No post yesterday Sick, sick, sick, still sick–gall stones Staying strong not easy.
Yesterday’s challenge was to write a haiku about something that drives you nuts. See that little green thing in the picture. Looks like a hot pepper. Not. A gall bladder and when it gets clogged with stones your whole chest feels like it is on fire. That drove me nuts yesterday. My pain was under my breasts, strongest at my breast bone and there seemed to cut through to my back where the pain was less, but still throbbing. So now I have expanded my list of most painful body experiences, there are in chronological order: Root canal without proper medication. Broken wrist but only after swelling in a hard cast…don’t use those kind of casts any more, thank medical science. Broken back vertebrae–fall from horse, didn’t know broken, discovered years later when X-rayed for badly pulled back. Both hurt the same. Pulled back introduced me to the Zero Gravity Chair. If you have back pain, get one, not expensive now, sold as outdoor lounges at Home Depot, Target, and such. Child birth without medication, but oh that was worth the pain. Gall stones seeking freedom.
My primary care doctor was upset that I didn’t immediately take myself to the EM when first attacked. Common human behavior says with either deny or over react. I am into denying, makes life more enjoyable, but not if carried to an extreme. So as I was being discharged from the ER after eight hours, three blood tests, a sonogram, MRI and a stress test with the diagnosis of gall stones–the most likely cause, I asked the good doctor:
“What if the pain comes back?”
“Come see us again.
“What if the pain is gone in 15 minutes?”
“Okay, if it lasts 45 minutes come see us.”
My episodes of pain lasted only about 15 minutes each, and as soon as the pain departed I felt fine. I also had no other symptoms associated with heart problems. I listened to my body and my head. Still it did prompt me to go on-line and look for guidance for when to go to the E and when to wait and see.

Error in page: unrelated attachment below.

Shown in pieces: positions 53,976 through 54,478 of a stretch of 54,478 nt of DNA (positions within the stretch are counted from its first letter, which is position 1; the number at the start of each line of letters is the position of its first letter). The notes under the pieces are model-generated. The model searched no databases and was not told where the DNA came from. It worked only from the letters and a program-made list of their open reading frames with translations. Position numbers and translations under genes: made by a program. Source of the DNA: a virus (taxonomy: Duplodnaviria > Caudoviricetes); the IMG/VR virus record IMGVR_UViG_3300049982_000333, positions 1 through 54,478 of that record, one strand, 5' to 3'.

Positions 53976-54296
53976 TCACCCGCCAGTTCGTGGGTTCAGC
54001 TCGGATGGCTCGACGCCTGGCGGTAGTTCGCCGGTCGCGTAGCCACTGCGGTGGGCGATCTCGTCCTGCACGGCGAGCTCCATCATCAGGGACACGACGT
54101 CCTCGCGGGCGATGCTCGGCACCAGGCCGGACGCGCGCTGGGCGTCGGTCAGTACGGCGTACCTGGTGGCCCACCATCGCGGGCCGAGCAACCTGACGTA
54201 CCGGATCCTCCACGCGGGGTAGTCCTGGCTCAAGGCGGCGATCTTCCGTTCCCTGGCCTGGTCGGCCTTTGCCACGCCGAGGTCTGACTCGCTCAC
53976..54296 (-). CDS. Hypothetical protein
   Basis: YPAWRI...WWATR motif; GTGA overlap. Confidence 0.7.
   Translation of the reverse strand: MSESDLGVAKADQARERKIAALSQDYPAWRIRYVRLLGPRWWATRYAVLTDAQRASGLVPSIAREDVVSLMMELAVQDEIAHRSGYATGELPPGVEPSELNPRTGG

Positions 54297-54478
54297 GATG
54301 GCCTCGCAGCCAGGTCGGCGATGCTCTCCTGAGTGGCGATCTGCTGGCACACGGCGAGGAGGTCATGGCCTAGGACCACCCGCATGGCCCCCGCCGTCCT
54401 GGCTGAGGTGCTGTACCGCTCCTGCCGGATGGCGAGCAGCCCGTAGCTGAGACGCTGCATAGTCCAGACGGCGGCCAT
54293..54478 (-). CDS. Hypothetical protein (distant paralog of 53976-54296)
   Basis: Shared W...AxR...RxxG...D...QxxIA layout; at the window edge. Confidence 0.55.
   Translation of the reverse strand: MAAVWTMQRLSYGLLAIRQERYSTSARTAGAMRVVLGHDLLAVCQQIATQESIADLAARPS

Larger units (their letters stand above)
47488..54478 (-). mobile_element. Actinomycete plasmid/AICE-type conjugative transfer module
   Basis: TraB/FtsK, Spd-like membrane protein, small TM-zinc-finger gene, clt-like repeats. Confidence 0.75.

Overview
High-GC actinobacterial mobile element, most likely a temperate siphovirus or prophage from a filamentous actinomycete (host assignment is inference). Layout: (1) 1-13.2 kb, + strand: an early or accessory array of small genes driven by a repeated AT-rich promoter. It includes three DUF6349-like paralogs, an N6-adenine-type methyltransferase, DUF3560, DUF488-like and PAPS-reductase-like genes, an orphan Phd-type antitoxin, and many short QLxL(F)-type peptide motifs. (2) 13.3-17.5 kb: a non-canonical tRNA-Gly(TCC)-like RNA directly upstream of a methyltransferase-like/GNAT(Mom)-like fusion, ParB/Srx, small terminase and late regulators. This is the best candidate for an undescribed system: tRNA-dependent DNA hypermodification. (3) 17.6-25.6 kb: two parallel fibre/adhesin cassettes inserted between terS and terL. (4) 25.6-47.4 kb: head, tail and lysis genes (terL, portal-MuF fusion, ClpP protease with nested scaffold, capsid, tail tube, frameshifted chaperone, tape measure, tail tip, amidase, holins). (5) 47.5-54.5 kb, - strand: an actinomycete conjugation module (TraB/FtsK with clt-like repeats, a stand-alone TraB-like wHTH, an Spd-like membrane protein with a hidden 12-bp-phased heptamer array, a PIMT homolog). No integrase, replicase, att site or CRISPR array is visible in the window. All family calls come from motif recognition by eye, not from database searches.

A wide range of health problems can cause chest pain. In many cases, the underlying cause has nothing to do with your heart — though there’s no easy way to tell without seeing a doctor.
Chest pain related to cardiac problems
In general, chest pain related to a heart attack or another heart problem is associated with one or more of the following:
- Pressure, fullness or tightness in your chest
- Crushing or searing pain that radiates to your back, neck, jaw, shoulders and arms, especially your left arm
- Pain that lasts more than a few minutes, goes away and comes back or varies in intensity
- Shortness of breath, sweating, dizziness or nausea
Chest pain related to noncardiac problems
Chest pain that isn’t related to a heart problem is more often associated with:
- A burning sensation behind your breastbone (sternum)
- A sour taste or a sensation of food re-entering your mouth
- Trouble swallowing
- Pain that gets better or worse when you change your body position
- Pain that intensifies when you breathe deeply or cough
- Tenderness when you push on your chest
When to see a doctor
If you have new or unexplained chest pain or suspect you’re having a heart attack, call for emergency medical help immediately. Don’t waste time trying to diagnose heart attack symptoms yourself.
Every minute is crucial if you’re having a heart attack. A trip to the emergency room could save your life — or bring you peace of mind if nothing is seriously wrong with your health.
Don’t drive yourself to the hospital, unless you have no other option. Driving yourself puts you and others at risk if your condition suddenly worsens.
HOPE THIS IS USEFUL KNOWLEDGE but as one of my facebook friends said “Better to be save then sorry.” Stay strong.